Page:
Shoulder pain is characterized by pain and discomfort occurring within the area of the shoulder joint. This area includes the clavicle (i.e., collarbone), scapula (i.e., shoulder blade), and upper arm bone (i.e., humerus). The shoulder joint itself is a ball and socket joint that is one of the more mobile joints within the body. It joins the scapula with the head of the humerus. Interestingly, there is very little interface between these two bones at the articulation, which likely accounts for its high degree of mobility. The shoulder joint is also comprised of four groups of muscles and tendons whose function is to stabilize the joint.
Pain and discomfort in the shoulder area can be the result of inflammation, injury, or other changes in the structures that make up the shoulder joint.
Shoulder Pain Causes
There is a wide range of causes that underlie an episode of shoulder pain. In most instances, the symptoms of pain and discomfort are an indication of a possible hidden injury, inflammation, or other damage to the muscles, connective tissue, or musculoskeletal tissue. One of the most common causes of shoulder pain is rotator cuff tendinitis. This condition occurs when the tendons of the rotator cuff become irritated or inflamed, generally as the result of overuse, strain, or repetitive overhead movements (e.g., washing windows or throwing).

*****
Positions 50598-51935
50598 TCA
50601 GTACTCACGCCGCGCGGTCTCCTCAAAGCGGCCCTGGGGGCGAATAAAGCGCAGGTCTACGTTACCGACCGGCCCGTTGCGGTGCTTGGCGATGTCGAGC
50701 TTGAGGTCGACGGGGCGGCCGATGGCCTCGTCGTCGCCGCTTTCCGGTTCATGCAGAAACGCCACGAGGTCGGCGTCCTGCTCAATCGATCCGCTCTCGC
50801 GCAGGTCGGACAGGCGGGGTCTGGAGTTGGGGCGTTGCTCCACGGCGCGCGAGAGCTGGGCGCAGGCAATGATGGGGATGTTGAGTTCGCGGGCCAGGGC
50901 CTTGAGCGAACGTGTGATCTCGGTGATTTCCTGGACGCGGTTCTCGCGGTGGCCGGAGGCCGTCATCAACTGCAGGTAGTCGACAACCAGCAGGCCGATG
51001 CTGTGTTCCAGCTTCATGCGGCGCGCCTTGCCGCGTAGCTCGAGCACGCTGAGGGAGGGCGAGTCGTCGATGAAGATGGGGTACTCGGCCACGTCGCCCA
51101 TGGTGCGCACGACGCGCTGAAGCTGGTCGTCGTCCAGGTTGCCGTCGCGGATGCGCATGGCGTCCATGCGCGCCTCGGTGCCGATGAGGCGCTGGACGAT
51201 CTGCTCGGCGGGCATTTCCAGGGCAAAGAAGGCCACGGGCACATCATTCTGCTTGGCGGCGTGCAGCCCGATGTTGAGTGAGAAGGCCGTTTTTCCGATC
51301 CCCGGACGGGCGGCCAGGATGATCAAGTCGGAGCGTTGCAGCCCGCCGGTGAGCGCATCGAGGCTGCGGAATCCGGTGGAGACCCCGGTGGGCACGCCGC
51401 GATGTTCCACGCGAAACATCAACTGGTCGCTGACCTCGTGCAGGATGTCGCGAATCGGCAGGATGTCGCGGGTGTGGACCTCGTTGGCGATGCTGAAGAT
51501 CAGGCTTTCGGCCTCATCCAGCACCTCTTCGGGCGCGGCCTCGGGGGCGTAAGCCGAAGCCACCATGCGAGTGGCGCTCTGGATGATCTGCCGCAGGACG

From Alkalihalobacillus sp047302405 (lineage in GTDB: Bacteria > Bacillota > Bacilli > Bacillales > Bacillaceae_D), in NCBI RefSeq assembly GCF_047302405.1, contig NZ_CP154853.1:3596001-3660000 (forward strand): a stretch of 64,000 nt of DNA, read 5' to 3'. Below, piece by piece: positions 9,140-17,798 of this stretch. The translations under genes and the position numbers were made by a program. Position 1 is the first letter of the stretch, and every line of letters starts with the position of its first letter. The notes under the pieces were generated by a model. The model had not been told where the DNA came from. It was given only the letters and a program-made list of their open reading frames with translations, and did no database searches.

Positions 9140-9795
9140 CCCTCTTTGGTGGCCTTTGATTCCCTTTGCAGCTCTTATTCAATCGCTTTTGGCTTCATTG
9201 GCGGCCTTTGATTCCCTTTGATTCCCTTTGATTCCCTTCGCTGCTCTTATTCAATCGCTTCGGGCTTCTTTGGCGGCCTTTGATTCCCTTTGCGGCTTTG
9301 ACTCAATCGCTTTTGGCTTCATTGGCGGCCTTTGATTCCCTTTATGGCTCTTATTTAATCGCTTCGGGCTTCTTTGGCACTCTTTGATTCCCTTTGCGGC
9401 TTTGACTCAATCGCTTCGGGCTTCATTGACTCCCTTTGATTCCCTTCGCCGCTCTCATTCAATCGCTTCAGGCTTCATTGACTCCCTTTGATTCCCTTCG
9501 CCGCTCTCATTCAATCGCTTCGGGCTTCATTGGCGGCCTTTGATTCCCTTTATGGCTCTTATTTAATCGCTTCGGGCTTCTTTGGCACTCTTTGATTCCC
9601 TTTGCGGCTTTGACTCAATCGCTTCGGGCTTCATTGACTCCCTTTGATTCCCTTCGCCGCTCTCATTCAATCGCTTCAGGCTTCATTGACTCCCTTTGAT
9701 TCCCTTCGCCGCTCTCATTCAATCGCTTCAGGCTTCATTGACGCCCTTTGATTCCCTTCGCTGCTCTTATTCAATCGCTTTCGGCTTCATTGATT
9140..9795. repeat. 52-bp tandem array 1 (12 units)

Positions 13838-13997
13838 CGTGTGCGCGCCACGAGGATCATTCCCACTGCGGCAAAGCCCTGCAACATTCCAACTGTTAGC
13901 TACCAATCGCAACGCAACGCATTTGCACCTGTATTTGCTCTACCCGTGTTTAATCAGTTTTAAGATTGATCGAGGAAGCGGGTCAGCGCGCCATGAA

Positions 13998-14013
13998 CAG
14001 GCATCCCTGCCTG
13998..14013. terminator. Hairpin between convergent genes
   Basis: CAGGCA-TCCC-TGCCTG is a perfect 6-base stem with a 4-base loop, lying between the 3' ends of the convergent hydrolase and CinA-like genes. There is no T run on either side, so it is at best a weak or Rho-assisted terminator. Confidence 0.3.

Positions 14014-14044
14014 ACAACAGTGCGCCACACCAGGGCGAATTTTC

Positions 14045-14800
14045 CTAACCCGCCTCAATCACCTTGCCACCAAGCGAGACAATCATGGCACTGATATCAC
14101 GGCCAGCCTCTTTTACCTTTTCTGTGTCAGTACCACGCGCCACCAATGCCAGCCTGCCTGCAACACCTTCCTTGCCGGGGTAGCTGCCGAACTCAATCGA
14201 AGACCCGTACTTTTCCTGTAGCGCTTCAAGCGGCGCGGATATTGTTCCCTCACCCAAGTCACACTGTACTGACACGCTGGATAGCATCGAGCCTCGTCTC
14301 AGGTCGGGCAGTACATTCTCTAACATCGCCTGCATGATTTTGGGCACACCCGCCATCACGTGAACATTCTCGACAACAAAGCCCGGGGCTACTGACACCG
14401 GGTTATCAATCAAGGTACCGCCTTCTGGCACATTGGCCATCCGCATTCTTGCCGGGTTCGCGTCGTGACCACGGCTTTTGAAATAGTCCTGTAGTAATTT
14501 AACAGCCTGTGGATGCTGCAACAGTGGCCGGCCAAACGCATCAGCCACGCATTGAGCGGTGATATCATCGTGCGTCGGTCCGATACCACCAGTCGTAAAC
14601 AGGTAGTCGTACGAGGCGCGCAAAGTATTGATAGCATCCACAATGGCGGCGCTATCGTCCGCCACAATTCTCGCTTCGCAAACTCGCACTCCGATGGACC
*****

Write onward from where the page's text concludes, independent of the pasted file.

Fractured bones or a dislocated joint can also result in redness, swelling, and high degrees of pain in the shoulder area. These typically occur as the result of a fall, sports injury, or even injury sustained during a motor vehicle accident.
Another highly common source of shoulder pain is arthritis, specifically osteoarthritis. Osteoarthritis typically develops in the shoulder and slowly progresses as a person ages. This deterioration is believed to be the result of typical wear and tear from daily use; however, a portion of patients suffer from osteoarthritis as the result of infection and inflammation.
Shoulder Pain Treatments
As with many other pain conditions, treatment recommendations for shoulder pain will likely be determined following your diagnosis. Your physician will speak with you about your current episode of pain, including severity, description, and course. Further, your physician will conduct a physical examination, as well as review all available medical documents. Imaging tests (e.g., X-rays, MRI, ultrasound, or CT scan) are typically used to assist with determining the degree of severity of the condition. Once the appropriate diagnosis has been assured, then treatment planning can begin.
Additionally, physical therapy can be helpful in providing the patient with relief from pain. In this treatment technique, the individual is taught several highly specified stretches and exercises in order to strengthen and loosen the tight connective tissue and muscle underlying the shoulder.